Mike Haluska Added Apr 19, 2017 - 3:07pm
Thomas - are you saying that "Pre-existing Conditions is one of these areas" is something the government can/should fix?  I don't see how a system designed to spread risk over a large population can take on existing problems.  That's like forcing an insurer to give fire insurance coverage to a landlord with a building going up in flames! 
John G Added Apr 20, 2017 - 3:35am


Thomas Sutrina 



I keep pointing out that the American citizens have rejected ACA by votes at the ballot box
You can say this until you're blue in the face. It doesn't change the fact that Americans overwhelmingly support single payer/Medicare for all.
A long history of legitimate polling proves it.
So shut the fuck up, will you?
 
Thomas Sutrina Added Apr 20, 2017 - 8:42am
Mike I agree about pre existing conditions, "retain pre existing condition coverage and insure everyone is beyond my understanding."  But Trump made that promise.  
 
John G. you can ignore the vote and poles until you blue in the face but it doesn't change them.  It doesn't reverse the 900 seats lost, it doesn't put Pelosi back a speaker, it doesn't make Shummer Majority leader.   It does not put Hillary in the White House.
John Minehan Added Apr 20, 2017 - 9:22am
"Thomas - are you saying that "Pre-existing Conditions is one of these areas" is something the government can/should fix?  I don't see how a system designed to spread risk over a large population can take on existing problems.  That's like forcing an insurer to give fire insurance coverage to a landlord with a building going up in flames!"
 
Except that something of that time (if more limited, with a waiting period, usually waived if there is continuous coverage) has existed in group plans since 1996 with the passage of HIPAA.
 
I think this is a "show-stopper" in the context of the individual market . . . that largely becomes irrelevant in a group plan context.
 
I think health insurance should be a group market.  Even in auto insurance, the usual example of a successful individual insurance market, you get a better product with a group plan like USAA.   
Thomas Sutrina Added Apr 20, 2017 - 11:50am
John M., what I think does not matter.  Trump made the promise.  I think these is a difficult problem to solve because it is against the way insurance companies make money.  ACA approach is clearly stated by Prof. J. Gruber, "If you have a law that makes explicit that healthy people pay in an sick people get money, it wouldn't have passed. ... Lack of transparency is a huge political advantage and, basically, call it the stupidity of the American voter or whatever.  But basically that was really critical to getting the thing to pass."  The Democrats have loosed 900 legislative seats, the house in 2010, the senate in 2014, and the white house in 2016.  If it was not for RomneyCare Obama many not have had a second term.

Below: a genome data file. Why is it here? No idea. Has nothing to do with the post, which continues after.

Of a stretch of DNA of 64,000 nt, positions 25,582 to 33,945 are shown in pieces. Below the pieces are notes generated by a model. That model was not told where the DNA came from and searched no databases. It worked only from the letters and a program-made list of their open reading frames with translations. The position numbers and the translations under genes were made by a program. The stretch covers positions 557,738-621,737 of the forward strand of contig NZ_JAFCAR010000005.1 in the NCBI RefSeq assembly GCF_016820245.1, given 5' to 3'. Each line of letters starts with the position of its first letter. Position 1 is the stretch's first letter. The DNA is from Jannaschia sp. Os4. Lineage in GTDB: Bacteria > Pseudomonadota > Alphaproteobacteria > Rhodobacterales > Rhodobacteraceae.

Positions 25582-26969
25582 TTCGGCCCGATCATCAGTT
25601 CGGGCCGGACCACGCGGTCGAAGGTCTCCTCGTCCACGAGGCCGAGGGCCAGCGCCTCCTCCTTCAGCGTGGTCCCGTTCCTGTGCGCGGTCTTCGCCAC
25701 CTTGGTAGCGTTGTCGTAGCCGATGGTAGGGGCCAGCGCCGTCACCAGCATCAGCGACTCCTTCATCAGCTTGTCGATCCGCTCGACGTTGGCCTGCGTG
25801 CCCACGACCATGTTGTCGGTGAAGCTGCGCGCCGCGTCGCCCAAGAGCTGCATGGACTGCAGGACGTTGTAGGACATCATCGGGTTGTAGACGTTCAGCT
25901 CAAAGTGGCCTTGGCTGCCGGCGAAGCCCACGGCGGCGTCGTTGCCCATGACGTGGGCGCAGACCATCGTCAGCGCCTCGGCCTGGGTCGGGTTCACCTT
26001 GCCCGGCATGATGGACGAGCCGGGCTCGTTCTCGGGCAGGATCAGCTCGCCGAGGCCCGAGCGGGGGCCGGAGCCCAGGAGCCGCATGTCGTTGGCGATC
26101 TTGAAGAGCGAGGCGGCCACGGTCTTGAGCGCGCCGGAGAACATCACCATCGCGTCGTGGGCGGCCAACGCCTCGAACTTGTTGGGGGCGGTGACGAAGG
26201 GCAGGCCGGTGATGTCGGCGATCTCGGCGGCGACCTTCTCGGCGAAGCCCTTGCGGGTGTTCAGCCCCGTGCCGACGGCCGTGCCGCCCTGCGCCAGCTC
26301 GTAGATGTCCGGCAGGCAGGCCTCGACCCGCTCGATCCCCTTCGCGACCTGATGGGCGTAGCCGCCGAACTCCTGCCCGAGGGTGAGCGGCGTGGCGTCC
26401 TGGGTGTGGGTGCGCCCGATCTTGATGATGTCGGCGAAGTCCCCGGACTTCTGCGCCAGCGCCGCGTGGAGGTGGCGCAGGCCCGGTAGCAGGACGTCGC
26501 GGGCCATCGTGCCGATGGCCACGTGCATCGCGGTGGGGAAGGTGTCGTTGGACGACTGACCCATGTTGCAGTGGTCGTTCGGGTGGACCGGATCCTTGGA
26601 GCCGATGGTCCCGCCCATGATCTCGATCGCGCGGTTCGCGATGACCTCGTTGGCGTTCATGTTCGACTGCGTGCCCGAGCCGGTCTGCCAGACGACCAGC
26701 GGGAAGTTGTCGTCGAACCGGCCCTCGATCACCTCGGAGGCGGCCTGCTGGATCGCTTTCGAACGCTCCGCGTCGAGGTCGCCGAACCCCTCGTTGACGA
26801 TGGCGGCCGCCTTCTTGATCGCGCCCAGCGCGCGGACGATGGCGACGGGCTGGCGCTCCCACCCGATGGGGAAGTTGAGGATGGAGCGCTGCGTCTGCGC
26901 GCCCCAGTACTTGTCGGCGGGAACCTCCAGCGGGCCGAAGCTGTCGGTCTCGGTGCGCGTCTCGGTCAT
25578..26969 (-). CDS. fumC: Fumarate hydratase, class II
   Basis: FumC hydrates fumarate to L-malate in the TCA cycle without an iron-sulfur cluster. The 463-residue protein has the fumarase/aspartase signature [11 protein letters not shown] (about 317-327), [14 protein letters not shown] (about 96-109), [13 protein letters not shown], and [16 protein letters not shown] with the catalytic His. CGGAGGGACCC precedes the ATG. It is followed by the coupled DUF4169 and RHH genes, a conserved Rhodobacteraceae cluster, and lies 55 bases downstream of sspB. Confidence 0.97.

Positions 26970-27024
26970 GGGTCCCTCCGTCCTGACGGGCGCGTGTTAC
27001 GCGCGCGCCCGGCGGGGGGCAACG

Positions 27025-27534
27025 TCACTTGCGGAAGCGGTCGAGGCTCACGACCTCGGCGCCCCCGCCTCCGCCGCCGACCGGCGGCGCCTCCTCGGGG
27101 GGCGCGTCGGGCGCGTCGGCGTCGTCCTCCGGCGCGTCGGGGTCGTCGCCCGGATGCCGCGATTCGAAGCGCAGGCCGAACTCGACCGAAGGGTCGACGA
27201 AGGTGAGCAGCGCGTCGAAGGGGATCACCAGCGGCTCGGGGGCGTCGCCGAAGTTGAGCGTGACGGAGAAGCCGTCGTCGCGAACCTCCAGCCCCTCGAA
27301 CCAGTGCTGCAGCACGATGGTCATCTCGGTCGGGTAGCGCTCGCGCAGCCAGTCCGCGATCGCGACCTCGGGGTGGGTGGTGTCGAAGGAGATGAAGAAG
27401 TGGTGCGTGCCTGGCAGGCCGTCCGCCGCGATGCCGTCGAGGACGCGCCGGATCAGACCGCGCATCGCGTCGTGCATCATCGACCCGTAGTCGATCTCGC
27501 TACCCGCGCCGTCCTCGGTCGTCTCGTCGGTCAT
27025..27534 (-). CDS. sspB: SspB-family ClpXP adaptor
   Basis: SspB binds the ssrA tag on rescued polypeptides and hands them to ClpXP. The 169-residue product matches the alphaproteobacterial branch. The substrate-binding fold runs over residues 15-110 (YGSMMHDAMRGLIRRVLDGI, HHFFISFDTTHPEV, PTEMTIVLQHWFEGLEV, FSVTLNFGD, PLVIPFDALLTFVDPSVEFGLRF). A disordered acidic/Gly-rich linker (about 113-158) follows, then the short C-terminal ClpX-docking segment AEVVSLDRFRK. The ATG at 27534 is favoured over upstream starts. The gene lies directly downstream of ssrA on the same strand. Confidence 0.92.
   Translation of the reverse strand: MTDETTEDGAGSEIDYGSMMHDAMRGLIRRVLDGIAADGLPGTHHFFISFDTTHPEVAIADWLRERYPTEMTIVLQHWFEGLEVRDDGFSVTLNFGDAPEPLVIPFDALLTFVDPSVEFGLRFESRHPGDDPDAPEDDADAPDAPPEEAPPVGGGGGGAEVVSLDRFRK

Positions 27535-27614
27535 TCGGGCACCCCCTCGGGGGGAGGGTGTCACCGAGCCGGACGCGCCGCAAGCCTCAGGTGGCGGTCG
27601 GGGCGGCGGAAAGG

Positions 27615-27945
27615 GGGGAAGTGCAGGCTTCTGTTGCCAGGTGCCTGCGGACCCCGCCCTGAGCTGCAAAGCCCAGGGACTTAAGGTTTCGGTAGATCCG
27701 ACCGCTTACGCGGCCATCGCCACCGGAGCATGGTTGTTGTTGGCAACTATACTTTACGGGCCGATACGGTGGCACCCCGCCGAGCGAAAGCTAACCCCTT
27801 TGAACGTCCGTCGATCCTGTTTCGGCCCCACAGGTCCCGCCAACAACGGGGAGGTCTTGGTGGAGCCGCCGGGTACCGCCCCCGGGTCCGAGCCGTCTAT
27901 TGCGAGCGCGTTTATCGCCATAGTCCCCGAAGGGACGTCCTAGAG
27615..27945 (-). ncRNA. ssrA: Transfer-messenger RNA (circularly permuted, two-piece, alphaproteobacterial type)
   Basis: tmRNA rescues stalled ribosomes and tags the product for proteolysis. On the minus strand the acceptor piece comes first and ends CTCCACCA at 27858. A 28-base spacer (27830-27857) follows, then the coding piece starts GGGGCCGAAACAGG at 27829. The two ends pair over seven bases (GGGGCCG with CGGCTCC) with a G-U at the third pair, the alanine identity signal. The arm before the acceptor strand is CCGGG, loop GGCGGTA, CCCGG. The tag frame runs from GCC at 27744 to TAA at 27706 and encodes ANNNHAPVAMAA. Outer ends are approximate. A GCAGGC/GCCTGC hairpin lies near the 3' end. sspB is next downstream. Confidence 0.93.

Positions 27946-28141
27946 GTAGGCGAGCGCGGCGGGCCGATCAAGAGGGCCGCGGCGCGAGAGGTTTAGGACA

John M., the solution is to put the cost of present pre-existing conditions on the head of tax payers and make a system where everyone chooses to buy catastrophic health insurance and welfare and unemployment pays for catastrophic insurance.  Then pre-existing conditions will disappear.  
John Minehan Added Apr 20, 2017 - 12:48pm
This may be of interest.
John Minehan Added Apr 20, 2017 - 12:51pm
target="_blank">http://content.healthaffairs.org/content/25/6/1591.full



 
My experience with representing a Chamber of Commerce that had to convince the US DoL they were NOT a MEWA in the early 2000s, convinced me that they should have been.
 
I think the mid-1980s changes to ERISA and its implementing regulations that made it harder to operate MEWAs has crippled this potentially useful form at a point where the emergence of the "Gig Economy" makes it potentially necessary.
 
HSAs can handle Primary Care needs, High Deductible insurance can handle "Black Swan" medical events.  MEWAs  can provide a mechanism for providing both at group rates AND provide a mechanism for discounted-fee-for-service coverage for specialty care for things that are common maladies (heart disease, cancer).
 
This model could prove far more effective, affordable and sustainable than the ACA . . . if someone would get behind it.    





John Minehan Added Apr 20, 2017 - 12:54pm
William Hill Added Apr 20, 2017 - 1:00pm
Thomas, you asked, "Why do the Canadians come to the US to get elective procedures?" The answer is in your question - because it is "elective", not medically necessary. Medical necessaries are treated timely and without cost; non-life threatening procedures are dealt with, but the patient may have to wait while those with more serious problems are dealt with first.
And, "Why is the teeth of the British average citizen so poor?" If by "poor" you mean not perfectly aligned, perhaps they understand that the function of teeth is to chew food and not just to make a pretty smile. If by poor you mean unhealthy, then so are those of many Americans, and that is hardly the fault of either the British or American health systems.
Thomas Sutrina Added Apr 20, 2017 - 2:04pm
William, by elective I mean not life threatening but could significantly effect quality of life.  Knee and hip replacement are examples given.  I do think that heart and kidney and other transplants also would be considered elective.